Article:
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Sunday, July 13, 2003
 
IF I HAD READ James Delingpole's review of The Cambridge Spies in the Spectator of May 10th, I wouldn't have bothered to blog on it. 10/10.

Unfortunately, you can't read it on-line, although you get most of the magazine for nothing, so no complaining.

Here's a sample:

Cambridge Spies isn't just bad. It's collectibly bad - one of those rare TV gems so shimmeringly dire that it fills you with joy. Joy at all the fun you're going to have with friends dissecting its monumental awfulness. Joy at the sure knowledge that never in your own life will you be responsible for such a spectacular disaster.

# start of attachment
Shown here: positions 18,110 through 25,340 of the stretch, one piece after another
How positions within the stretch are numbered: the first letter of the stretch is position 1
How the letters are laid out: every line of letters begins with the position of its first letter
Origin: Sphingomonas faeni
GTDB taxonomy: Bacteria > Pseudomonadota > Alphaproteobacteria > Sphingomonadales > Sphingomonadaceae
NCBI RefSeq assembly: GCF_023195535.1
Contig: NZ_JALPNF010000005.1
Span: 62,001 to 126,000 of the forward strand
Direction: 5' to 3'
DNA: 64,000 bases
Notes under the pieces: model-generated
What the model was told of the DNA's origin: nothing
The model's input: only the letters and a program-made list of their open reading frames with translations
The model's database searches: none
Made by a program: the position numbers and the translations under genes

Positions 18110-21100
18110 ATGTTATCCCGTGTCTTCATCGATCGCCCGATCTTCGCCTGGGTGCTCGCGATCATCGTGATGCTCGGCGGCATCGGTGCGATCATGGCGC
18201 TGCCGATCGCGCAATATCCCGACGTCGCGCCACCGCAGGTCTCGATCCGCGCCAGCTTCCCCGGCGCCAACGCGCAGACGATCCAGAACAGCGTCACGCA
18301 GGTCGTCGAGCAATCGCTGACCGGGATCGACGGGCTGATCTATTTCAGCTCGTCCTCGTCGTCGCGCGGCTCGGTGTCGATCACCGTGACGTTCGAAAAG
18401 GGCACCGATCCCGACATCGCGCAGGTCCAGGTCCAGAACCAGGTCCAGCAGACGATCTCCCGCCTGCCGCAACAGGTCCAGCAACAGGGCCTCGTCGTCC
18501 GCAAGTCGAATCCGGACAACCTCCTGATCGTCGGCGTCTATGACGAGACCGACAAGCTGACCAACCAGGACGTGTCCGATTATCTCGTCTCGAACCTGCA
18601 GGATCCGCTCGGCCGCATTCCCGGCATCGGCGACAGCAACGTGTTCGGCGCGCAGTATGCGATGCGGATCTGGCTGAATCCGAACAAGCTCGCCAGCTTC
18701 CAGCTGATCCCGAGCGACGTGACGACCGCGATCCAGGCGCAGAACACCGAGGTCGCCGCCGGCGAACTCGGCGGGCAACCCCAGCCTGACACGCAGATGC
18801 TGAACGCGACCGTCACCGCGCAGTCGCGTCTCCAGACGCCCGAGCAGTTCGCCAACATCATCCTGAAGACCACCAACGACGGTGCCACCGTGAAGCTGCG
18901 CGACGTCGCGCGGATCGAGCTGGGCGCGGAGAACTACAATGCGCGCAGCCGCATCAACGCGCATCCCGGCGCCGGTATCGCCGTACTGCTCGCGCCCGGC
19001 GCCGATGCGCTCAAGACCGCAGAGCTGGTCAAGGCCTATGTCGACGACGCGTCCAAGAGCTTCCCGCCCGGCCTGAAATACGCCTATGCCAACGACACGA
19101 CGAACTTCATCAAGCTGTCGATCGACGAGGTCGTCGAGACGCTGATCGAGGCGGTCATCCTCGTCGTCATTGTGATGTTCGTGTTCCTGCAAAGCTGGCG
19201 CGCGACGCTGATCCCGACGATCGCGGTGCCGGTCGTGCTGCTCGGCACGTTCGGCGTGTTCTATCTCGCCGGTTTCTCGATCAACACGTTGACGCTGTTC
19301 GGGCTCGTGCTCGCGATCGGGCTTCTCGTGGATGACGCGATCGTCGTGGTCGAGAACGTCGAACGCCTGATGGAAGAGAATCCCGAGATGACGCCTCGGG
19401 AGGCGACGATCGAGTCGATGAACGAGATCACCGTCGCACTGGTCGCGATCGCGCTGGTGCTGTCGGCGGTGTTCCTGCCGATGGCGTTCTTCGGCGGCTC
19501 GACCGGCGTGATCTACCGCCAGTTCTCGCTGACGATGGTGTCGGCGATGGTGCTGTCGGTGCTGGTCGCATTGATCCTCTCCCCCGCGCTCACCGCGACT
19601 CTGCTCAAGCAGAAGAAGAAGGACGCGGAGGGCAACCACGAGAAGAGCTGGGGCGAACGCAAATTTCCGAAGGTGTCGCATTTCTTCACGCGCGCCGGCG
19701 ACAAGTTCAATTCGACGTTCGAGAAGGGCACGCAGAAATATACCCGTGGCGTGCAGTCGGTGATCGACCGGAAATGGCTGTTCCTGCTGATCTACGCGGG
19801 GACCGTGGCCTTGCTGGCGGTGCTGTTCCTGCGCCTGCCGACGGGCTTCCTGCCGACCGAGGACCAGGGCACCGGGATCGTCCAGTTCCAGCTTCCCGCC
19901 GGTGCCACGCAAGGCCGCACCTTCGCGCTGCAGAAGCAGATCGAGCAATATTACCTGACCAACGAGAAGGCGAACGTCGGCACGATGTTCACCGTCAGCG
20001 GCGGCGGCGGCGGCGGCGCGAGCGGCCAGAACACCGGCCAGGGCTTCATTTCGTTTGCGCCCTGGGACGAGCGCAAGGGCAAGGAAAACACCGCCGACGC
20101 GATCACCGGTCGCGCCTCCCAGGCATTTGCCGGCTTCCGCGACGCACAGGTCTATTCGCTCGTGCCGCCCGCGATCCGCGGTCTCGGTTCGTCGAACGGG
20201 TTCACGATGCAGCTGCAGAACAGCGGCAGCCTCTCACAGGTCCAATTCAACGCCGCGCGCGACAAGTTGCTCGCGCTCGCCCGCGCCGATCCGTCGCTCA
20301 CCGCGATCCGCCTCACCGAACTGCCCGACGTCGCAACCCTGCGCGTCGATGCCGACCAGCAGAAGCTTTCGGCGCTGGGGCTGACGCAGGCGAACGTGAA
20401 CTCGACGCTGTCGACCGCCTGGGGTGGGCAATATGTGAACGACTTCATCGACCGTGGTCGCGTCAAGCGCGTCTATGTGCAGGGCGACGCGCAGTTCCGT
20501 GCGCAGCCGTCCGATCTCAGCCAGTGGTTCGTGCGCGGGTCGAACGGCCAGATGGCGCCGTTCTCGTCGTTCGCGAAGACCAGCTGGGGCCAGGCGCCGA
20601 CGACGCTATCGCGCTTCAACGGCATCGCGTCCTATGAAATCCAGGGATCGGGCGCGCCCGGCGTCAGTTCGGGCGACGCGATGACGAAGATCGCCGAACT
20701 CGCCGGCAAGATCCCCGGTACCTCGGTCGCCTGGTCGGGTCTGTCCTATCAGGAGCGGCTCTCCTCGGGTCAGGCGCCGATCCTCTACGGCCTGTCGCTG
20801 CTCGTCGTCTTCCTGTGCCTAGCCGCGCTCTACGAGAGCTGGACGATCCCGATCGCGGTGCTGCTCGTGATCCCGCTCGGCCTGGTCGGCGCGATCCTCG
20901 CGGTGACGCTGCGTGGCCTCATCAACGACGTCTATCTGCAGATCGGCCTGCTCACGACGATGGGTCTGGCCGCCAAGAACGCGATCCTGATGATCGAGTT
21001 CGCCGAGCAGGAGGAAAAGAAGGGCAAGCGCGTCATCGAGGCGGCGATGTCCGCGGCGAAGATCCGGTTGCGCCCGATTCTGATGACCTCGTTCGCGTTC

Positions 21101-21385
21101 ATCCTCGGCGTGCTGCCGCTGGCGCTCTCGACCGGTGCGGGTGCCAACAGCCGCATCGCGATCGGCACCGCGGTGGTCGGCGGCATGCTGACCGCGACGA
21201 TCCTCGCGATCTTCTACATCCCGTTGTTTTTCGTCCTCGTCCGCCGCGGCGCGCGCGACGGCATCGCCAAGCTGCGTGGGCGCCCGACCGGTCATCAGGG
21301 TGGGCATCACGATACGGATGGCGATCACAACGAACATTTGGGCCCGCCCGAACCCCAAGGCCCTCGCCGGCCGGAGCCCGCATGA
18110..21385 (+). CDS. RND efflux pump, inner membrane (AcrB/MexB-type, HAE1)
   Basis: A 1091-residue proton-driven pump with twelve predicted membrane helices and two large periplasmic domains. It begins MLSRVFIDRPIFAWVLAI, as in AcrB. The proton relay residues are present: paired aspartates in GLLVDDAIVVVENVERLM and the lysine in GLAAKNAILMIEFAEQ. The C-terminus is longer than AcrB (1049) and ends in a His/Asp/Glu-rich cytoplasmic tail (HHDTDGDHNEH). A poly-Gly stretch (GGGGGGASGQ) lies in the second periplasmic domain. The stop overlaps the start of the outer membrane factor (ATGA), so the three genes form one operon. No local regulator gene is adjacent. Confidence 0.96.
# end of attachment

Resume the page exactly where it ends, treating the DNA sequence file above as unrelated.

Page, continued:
As to the fabrications introduced by scriptwriter Moffat, and endorsed by the BBC, how could you improve on this:

But when you're dealing with historical events, surely your first duty is to truth. Otherwise, why bother writing about real people at all? Why not just call them Bunce, Boggis and Bean...?

Unless, of course, falsifying history to serve your own ideology is part of the project.